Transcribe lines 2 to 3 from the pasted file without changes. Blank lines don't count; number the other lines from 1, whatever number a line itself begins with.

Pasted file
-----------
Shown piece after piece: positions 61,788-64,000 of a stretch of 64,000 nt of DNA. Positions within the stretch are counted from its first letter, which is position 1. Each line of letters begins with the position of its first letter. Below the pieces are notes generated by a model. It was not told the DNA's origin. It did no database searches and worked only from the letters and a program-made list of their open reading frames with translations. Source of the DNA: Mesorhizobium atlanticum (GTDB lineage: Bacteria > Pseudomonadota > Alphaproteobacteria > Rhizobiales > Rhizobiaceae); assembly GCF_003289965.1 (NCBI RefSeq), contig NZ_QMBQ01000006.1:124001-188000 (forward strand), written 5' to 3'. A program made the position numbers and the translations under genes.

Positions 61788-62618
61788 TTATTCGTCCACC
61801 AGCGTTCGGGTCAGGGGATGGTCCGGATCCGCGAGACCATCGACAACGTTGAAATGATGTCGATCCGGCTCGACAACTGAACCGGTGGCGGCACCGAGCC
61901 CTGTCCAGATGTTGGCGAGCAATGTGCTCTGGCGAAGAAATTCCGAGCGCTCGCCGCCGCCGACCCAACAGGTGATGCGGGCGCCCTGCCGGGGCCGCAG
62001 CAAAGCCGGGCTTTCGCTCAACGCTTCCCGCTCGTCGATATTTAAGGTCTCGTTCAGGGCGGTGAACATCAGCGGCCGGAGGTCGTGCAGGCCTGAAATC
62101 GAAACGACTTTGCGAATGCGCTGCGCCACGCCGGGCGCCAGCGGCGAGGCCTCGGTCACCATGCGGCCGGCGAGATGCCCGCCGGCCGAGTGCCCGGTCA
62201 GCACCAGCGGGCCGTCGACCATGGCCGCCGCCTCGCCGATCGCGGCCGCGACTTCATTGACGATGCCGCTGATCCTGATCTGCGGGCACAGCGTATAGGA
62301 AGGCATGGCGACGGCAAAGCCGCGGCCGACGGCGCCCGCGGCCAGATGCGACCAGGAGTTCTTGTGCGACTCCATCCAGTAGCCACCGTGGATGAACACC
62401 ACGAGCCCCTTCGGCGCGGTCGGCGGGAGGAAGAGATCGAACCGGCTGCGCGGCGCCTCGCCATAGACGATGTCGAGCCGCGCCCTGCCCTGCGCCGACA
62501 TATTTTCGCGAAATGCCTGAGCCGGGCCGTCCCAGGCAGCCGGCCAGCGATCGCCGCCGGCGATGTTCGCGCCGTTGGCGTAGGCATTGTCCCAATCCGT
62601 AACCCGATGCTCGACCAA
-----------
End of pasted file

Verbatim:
Positions 61788-62618
61788 TTATTCGTCCACC